The performance of GSMs as mathematical models for cellular metabolism is typically evaluated by assessing their ability to correctly predict wild type and mutant growth phenotypes across different growth conditions [34]. We performed corresponding simulations for automatically refined consensus models as well as for their ancestors (IGSMs and BCM) for each of the four evaluated organisms (Fig 1a). Specifically, we computed sensitivity, specificity, accuracy, and Matthew’s correlation coefficient (MCC; unlike accuracy it takes the total numbers of true and false test cases into account) [35] for growth phenotype predictions (see S3 Protocol for details). Fig 5a shows the performance indicators for the IGSMs, the BCMs, and the automatically refined consensus models for each organism. In nearly all metrics, the IGSMs outperformed the BCM (except for P. putida), and they were outperformed by the RCM (except for B. subtilis). For B. subtilis, resolving inconsistencies in the BCM decreased all scores except sensitivity. This can be explained by one IGSM (iBSu1103) being largely based on a predecessor (iYO844); in addition, iBSu1103 was optimized for correct growth predictions using GrowMatch [34,36]. Information from iYO844 can thus include errors that were deliberately removed from iBSu1103 and it can reverse changes made by the performance optimization. Thus, although the prediction profiles of the RCMs largely resemble the IGSM profiles, RCMs on average outperform both the IGSMs and the BCMs, indicating efficiency of the automated consensus model generation methods in COMMGEN even in terms of prediction capabilities. Notably, user choices of the biomass reaction do not influence the performance substantially (Fig 5a), pointing to robustness of the methods as well.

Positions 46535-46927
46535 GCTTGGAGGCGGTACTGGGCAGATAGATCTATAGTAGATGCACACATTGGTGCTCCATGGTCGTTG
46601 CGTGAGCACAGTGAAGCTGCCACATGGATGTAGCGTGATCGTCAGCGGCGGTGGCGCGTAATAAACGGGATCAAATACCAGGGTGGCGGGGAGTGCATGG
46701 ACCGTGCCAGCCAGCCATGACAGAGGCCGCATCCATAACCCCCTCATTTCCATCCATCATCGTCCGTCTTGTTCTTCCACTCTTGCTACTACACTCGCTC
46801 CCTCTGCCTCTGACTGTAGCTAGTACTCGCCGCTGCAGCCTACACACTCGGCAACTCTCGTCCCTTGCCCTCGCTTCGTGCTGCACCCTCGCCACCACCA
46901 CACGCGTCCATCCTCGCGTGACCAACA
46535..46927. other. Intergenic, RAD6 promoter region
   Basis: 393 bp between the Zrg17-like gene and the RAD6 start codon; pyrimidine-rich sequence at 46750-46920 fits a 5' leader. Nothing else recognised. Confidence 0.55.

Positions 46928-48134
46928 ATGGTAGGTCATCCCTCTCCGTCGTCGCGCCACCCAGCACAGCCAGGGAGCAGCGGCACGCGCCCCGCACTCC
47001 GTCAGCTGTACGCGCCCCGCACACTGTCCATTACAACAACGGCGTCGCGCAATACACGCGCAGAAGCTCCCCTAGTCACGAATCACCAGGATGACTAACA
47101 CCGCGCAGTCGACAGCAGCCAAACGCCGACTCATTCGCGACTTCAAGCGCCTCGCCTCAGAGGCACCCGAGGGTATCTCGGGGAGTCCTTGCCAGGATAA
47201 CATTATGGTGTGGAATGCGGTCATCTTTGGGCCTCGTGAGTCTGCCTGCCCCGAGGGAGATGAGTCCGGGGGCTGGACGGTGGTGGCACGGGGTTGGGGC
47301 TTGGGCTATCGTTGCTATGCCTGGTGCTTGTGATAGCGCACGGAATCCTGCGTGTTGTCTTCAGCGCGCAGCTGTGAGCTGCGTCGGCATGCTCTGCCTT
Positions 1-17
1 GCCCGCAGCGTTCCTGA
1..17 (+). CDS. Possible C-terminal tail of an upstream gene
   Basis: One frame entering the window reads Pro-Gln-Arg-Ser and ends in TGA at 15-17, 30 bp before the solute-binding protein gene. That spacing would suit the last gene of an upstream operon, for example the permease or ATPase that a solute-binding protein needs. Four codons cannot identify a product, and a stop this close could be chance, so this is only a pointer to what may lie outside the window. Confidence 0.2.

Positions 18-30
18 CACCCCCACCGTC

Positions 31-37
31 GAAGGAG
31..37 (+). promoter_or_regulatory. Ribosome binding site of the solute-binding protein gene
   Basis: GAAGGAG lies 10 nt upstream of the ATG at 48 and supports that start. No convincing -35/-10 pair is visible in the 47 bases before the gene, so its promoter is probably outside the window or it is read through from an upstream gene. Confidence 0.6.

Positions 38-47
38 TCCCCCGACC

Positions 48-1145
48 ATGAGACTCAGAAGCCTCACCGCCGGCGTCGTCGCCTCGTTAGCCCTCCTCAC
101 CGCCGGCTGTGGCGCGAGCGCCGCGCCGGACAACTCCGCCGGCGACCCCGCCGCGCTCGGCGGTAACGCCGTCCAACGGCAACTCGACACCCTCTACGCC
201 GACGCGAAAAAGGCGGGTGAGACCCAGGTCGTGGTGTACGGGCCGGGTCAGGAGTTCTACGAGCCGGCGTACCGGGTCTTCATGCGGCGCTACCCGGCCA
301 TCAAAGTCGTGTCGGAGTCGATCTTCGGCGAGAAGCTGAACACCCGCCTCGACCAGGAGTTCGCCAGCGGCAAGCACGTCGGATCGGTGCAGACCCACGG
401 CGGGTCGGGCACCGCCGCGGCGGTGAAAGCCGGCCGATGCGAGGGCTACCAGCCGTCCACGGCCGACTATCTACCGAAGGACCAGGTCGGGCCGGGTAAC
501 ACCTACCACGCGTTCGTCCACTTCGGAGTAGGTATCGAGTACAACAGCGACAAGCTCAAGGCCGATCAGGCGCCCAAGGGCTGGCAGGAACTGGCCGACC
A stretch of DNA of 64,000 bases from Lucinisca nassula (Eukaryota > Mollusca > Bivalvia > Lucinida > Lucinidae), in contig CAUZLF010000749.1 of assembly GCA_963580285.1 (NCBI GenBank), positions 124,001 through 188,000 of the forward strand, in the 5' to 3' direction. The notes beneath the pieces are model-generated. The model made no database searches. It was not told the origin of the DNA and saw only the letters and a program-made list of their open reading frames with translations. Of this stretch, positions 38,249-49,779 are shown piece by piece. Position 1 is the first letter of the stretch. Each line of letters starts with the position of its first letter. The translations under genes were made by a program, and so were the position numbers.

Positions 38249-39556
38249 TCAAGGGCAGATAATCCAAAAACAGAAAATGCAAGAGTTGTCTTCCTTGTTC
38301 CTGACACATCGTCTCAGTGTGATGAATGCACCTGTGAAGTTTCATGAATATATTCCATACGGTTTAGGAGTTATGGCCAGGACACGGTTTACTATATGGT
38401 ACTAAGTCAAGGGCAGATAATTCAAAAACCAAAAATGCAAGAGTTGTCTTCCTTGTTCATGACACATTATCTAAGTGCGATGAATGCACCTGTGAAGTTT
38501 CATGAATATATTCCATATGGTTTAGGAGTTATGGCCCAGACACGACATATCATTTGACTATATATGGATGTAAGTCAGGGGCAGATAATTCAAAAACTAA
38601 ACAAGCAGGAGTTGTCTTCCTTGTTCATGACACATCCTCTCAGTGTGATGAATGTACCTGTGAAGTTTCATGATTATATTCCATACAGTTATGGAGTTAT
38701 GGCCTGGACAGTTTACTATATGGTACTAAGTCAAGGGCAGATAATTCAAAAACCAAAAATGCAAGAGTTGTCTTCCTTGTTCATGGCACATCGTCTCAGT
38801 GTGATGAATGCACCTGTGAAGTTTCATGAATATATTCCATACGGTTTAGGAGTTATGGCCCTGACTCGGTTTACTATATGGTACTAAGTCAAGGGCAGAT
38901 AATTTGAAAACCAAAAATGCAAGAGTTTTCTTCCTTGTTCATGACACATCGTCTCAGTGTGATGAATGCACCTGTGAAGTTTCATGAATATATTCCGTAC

Fig 5. Performance evaluation of COMMGEN.

(a) Evaluation of GSM ability to predict growth phenotypes. Predictive ability of initial GSMs (blue), basic consensus models (red), and automatically created refined consensus model (green) according to the metrics defined in the text. The test data comprised gene knockout data (B. subtilis [3,36], P. putida [8,50], M. tuberculosis [51], S. cerevisiae [49]), biolog data (B. subtilis [3,36], P. putida [8,33]) and auxotrophies (P. putida [50]). See S3 Protocol for details. (b,c) Comparison of manual (yeast consensus model [20] based on the IGSMs iMM904 [37] and iLL672 [38]) and automatic consensus model generation with namespace matching only, or with COMMGEN. (b) Numbers of common reactions and metabolites for manual curation, name space conversion, and automatically created refined consensus model. (c) Incidences of inconsistent reaction classes identified by COMMGEN.

Automatic reconciliation is comparable to manual consensus model generation